Five years ago, in
2012, a small but vocal group of residents made its feelings clear when the
Chesterton Town Council proposed replacing the chemical toilets in Thomas
Centennial Park with a trailer-mounted restroom: such a facility, it was
said at the time, would send the wrong message to out-of-towners, that
Chesterton was uncouth or plebeian or mean. Or something.
So here’s a
question: what would those same residents think about a bogey-mounted
At its meeting
Tuesday night, the Park Board heard a presentation by Richard Riley, train
buff and owner of Riley’s Railhouse at 123 N. Fourth St. in Chesterton, who
made a case for purchasing and converting an old railroad boxcar into a
restroom, adding a caboose as a multi-use space--as a cooling room in the
summer and Santa’s House during the holidays--and then installing them on
tracks in Thomas Park, immediately east of the former New York Central
passenger depot, now used by the Duneland Chamber of Commerce as its
Riley began his
detailed PowerPoint presentation by stating the obvious: a real restroom
facility in Thomas Park is “desperately needed.” That said, Riley suggested
that a rail restroom would “build on the existing strong railroad theme in
Thomas Park”--which used to be known, back in the day, as Railroad
Park--that it would add “color and interest to the Downtown area,” and that
it would provide “enthusiasm and support for the Chesterton ‘branding
effort’” currently underway.
The devil, of
course, is in the details. Riley estimated the total cost of purchasing a
caboose and boxcar at $70,000; that of transporting them to a contractor to
retrofit them at $20,000; and that of acquiring and installing ties and
rails in the park at $10,000. Total estimated preliminary cost: $100,000.
however, doesn’t include the cost of hiring an architect to design the
interior specifications nor that of purchasing finish materials, of
extending utilities to the site, and of building a boardwalk deck access up
to the boxcar.
Still, if that
initial $100,000 estimate is accurate--or at least, not particularly
inaccurate--it compares favorably to the cost of the new modular restroom
right now being installed at Dogwood Park: around $158,000 for the unit
itself and the concrete foundation. In sum, a rail restroom would be “a
little more creative and a little under budget than what was previously
discussed,” Riley offered.
Riley did say that
a Michigan City contractor, Mike Steward, d.b.a Preferred Contractor
Services Co., has experience both in industrial water- and sand-blasting and
in heavy-equipment painting, and has expressed an interest in the rail
restroom project. Steward--who recently completed cleaning, blasting, and
painting an old South Shore Freight caboose--also owns a South Shore caboose
which he’d be willing to sell to the town as part of the project, Riley
Park Board members
expressed, in theory, enthusiasm for Riley’s proposal.
“I like the idea,”
Member Jim Crawford said. “It adds to the theme of our train history. We’ve
all grown up with them in Chesterton. We might as well embrace it.”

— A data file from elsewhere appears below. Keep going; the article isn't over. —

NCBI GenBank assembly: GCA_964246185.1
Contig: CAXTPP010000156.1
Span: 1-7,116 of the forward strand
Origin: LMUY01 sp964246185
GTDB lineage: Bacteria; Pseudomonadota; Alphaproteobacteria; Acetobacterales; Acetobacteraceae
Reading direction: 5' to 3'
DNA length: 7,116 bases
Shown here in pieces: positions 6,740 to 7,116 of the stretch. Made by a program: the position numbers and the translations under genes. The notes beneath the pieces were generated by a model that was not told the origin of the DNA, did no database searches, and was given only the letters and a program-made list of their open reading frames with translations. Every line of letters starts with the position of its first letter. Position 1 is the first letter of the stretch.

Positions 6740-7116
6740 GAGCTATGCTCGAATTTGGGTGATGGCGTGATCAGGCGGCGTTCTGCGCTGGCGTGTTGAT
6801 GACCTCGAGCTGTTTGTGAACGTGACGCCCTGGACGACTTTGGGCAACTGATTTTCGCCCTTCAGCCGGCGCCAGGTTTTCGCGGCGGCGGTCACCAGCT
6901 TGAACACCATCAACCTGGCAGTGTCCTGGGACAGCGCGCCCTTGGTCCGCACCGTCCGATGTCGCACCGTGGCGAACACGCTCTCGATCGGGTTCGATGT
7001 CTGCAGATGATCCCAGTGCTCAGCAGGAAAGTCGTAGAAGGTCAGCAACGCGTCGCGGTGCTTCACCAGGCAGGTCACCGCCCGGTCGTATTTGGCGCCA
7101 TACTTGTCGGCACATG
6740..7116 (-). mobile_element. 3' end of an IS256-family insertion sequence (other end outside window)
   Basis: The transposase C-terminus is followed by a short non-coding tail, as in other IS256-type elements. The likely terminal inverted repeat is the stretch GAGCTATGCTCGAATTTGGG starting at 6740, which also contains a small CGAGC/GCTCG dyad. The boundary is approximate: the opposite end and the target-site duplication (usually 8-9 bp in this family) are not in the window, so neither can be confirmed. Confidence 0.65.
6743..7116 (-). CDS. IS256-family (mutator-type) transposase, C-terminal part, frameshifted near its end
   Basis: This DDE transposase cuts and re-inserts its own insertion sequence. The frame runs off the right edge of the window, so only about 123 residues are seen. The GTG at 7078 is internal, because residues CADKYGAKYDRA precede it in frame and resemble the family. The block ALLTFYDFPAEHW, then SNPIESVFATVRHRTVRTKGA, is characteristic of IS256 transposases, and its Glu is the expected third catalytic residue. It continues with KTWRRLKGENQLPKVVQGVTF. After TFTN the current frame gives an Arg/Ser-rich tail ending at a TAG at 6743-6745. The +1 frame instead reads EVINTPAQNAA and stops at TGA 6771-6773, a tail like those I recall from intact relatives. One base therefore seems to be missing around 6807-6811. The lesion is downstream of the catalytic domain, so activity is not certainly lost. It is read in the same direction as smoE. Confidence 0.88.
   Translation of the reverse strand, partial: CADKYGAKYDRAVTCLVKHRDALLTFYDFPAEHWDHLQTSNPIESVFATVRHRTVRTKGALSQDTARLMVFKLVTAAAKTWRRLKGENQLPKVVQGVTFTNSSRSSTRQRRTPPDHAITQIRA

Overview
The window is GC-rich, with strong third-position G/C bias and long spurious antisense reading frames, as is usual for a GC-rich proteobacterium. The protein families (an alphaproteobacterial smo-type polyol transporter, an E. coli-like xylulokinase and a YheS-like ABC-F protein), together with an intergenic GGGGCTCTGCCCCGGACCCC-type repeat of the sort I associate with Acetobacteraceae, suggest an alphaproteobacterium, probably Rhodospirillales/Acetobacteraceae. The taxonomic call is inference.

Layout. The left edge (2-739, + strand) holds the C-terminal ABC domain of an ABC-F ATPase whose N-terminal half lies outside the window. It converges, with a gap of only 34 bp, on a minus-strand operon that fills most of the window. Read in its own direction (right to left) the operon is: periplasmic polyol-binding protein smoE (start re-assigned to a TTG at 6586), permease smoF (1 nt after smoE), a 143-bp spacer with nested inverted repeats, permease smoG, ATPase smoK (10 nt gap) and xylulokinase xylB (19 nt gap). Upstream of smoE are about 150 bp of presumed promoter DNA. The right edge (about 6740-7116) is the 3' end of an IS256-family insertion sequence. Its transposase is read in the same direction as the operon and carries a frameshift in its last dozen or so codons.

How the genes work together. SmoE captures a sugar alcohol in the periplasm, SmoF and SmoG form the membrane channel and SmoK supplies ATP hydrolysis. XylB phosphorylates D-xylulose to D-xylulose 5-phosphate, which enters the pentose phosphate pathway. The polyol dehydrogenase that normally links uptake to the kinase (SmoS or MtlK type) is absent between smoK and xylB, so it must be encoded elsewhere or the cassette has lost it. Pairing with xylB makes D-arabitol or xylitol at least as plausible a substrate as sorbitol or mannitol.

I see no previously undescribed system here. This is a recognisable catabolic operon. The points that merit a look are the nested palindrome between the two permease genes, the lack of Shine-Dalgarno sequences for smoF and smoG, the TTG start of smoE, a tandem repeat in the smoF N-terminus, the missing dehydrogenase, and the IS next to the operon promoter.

“I think it would
bring a lot to the park,” Member Cindy Tucker added. “And it would get rid
of the port-a-potties.”
“I think it’s
unique,” Member Paul Shinn said for his part. “My concerns are cost; timing,
to get it ready for the summer; and capacity. But it’s very unique.”
For President Mark
Dickinson, “the timing is right” for a rail restroom, Riley’s proposal
coming as it does while funds are still left from the $2-million bond issued
late in 2015.
For the record,
exactly one year ago the Park Board officially added the construction of a
restroom in Thomas Park to its list of possible bond projects. Inclusion on
the list is no guarantee that it will get done, but it does reflect members’
seriousness of purpose.
heard on Tuesday from half a dozen or so people who spoke enthusiastically
in favor of a rail restroom.
executive director of the Porter County Convention, Recreation, and Visitor
Commission, told the board how, several years ago, she was surprised to
learn from a study of Flickr tags just how frequently “Chesterton” and
“trains” are tagged together. “I’m amazed by how many people travel to
Chesterton for the trains and rail history.”
Pat Carlisle echoed Weimer. “I wasn’t aware of the popularity of trains in
Chesterton until a few years ago,” she said, when she heard from her
son-in-law--who travels the country to train-spot--that the town “is high on
the list of destinations for people who want to watch trains.”
Wendy Marciniak sees a rail restroom as a destination in and of itself. “I
think that would be a great attraction,” she said.
And just to sweeten
the pot and make things more interesting, Mark Hopkins, owner of Hopkins Ace
Hardware, pledged to donate to the town the toilets, plumbing, conduit,
wire, and anything else needful in the way of fixtures. “Whatever it will
take,” Hopkins said. “The town needs a spark and this would be a big piece
of what would light that fire. We need to do something and this is a great
By unanimous votes,
the Park Board took the following initial, non-binding steps on Tuesday:
*To retain the
services of Robert Nicksic of James F. Giannini & Associates of Chesterton,
at a cost not to exceed $18,000, to provide preliminary site work and
*To authorize Park
Superintendent Bruce Mathias and Town Engineer Mark O’Dell to obtain quotes
on the purchase of a boxcar, caboose, and rails as well as on the
transportation of the two railcars when acquired.
*And to authorize
Mathias and O’Dell to obtain quotes on the cost of building a boardwalk deck
access and of extending utilities to the site.
that none of these actions in any way obligates the board actually to put a
couple of renovated railcars in Thomas Park.